In “My Compleinte” Thomas speaks of his bout with mental illness, “But althouȝ the substaunce of my memorie / Wente to pleie as for a certain space” (1.50-51). He also very famously checks his face for sanity in the poem’s mirror scene:
And in my chaumbre at home whanne þat I was
Mysilfe alone I inþis wise wrouȝt.
I streite vnto my mirrour and my glas,
To loke howe þat me of my chere þouȝt,
If any other were it than it ouȝt,
For fain wolde I, if it not had bene riȝt,
Amendid it to my kunnynge and myȝt. (1.155-61)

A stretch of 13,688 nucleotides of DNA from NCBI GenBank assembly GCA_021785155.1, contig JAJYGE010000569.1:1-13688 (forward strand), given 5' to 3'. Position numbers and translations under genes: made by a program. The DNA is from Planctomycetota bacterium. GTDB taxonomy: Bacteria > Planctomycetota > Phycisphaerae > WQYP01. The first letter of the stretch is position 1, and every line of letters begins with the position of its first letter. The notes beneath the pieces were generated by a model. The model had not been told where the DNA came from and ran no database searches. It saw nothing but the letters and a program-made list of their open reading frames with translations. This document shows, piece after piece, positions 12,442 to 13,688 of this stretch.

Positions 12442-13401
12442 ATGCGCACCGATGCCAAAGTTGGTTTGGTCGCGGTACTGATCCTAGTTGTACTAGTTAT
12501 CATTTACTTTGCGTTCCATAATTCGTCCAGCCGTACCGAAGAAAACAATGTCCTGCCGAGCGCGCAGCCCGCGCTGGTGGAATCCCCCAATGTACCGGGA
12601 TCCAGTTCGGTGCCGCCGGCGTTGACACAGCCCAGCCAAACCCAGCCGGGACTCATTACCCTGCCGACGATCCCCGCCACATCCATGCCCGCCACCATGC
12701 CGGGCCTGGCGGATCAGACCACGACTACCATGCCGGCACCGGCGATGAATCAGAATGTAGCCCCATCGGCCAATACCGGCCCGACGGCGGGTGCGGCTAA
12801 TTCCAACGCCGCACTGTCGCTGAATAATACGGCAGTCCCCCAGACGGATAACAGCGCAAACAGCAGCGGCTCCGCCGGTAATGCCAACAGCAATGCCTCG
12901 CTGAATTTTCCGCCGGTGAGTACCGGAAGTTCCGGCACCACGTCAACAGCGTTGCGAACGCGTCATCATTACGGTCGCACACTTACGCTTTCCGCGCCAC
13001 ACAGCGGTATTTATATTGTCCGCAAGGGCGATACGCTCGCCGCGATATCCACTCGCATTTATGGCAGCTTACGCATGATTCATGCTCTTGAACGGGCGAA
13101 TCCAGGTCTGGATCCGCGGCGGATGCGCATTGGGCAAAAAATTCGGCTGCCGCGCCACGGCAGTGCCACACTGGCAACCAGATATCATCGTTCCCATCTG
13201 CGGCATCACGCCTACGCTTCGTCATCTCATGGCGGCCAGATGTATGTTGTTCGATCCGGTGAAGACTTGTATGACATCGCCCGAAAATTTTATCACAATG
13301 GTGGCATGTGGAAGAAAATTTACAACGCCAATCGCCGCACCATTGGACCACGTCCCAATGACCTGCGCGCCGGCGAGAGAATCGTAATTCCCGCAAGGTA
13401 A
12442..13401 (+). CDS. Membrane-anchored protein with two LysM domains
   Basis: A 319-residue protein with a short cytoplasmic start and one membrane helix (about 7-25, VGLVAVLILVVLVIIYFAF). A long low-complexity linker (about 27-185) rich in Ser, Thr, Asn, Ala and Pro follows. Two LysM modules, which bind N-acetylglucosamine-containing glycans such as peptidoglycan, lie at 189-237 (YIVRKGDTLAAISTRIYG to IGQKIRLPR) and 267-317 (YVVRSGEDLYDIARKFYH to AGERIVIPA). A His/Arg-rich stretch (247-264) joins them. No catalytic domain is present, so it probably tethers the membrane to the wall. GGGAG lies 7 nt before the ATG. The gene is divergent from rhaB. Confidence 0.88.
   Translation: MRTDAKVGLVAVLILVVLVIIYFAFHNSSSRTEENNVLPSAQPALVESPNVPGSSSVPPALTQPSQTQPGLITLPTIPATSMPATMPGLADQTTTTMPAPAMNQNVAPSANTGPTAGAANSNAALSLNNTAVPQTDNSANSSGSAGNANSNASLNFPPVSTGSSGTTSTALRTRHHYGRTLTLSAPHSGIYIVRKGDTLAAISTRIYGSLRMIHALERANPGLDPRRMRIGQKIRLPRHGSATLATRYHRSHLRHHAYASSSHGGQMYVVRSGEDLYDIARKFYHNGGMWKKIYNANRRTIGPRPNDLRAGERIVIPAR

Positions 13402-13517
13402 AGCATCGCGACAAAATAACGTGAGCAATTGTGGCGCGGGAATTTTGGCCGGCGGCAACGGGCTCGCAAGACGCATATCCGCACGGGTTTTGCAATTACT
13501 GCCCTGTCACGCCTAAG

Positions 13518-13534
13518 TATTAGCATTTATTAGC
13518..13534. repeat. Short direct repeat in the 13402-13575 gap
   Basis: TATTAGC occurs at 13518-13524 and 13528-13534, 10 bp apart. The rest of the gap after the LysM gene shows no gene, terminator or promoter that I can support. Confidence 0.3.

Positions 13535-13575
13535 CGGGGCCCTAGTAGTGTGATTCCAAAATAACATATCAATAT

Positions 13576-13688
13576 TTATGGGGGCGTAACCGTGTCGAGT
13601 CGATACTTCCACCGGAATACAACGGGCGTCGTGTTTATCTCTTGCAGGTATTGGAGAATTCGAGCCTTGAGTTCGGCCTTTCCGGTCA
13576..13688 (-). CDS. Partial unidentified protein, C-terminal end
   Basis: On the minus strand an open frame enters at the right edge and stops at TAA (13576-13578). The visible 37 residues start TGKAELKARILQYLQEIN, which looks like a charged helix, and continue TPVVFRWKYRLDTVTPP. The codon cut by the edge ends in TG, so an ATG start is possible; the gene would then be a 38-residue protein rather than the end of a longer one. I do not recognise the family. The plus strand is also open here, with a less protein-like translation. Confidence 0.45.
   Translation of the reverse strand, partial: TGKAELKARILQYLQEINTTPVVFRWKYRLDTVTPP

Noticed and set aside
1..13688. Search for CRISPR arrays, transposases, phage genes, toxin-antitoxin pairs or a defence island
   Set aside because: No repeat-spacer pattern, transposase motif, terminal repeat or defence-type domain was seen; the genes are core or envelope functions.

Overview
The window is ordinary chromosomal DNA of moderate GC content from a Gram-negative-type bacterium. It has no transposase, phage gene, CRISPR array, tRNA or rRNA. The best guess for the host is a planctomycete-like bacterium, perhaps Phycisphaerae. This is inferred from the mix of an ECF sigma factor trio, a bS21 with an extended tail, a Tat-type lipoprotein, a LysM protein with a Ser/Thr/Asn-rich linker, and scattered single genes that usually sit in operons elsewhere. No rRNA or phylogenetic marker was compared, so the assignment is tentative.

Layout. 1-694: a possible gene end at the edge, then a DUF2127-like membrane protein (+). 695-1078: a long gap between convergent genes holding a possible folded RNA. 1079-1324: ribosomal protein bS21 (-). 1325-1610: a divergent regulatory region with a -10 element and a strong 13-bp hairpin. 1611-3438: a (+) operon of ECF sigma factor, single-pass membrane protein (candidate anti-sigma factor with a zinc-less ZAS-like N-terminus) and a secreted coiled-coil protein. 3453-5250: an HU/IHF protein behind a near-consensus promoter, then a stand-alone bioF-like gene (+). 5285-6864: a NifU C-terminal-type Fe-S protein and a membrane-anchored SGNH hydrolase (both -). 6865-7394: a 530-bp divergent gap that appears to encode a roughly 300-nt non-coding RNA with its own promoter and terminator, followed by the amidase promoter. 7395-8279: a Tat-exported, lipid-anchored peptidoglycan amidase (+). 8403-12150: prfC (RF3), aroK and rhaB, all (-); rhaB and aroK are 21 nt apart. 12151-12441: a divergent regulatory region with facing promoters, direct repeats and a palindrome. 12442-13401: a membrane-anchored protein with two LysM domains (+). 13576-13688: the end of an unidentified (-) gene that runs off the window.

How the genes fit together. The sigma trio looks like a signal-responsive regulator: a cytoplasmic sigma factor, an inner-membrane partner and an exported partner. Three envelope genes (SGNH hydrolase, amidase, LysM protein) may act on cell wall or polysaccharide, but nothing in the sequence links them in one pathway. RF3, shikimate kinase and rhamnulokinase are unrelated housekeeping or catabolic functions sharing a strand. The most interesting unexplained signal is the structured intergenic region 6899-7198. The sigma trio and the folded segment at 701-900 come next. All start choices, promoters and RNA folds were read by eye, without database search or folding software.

Yet, as much as this passage suggests a kinship with our own modernity, particularly with Jacques Lacan’s “mirror stage,” here Thomas does not confront the illusory fantasy of wholeness that characterizes post-structuralist models of selfhood.He is working at control, perhaps, but, and more saliently, I think, the reason his scene of selfhood underwhelms, or fails to cohere, is notbecause he can never achieve a subjectivity that holds together (because the very foundations of such ideals of selfhood are contingent, illusory, and therefore elusive). He believes very firmly that he has a coherent selfhood, as he avers: “My wit and I haue bene of suche accord / As we were or the alteracioun” (1.59-60). His problem, as he explains, is that other people won’t see his subjectivity as coherent. He has a selfhood, according to Thomas, but it is one that won’t do. In voicing his frustrations, and in his attempts to be patient in the face of others’ misapprehensions and misunderstandings, Hoccleve articulates a theory of selfhood that is radically subject to others within a social domain. This model of subjectivity may seem familiar, because we all have dutifully internalized Louis Althusser’s thinking on interpellation, as well as ideology, in understanding our own expectations for selfhood.We are all “hailed” as subjects, and in ways that are sometimes hardly recognizable to us, because they derive from sources—private and governmental–outside the self. Notwithstanding this commonality, I think Hoccleve’s subjectivity is quite different, and for reasons that are deeply, normatively, and historically, gendered.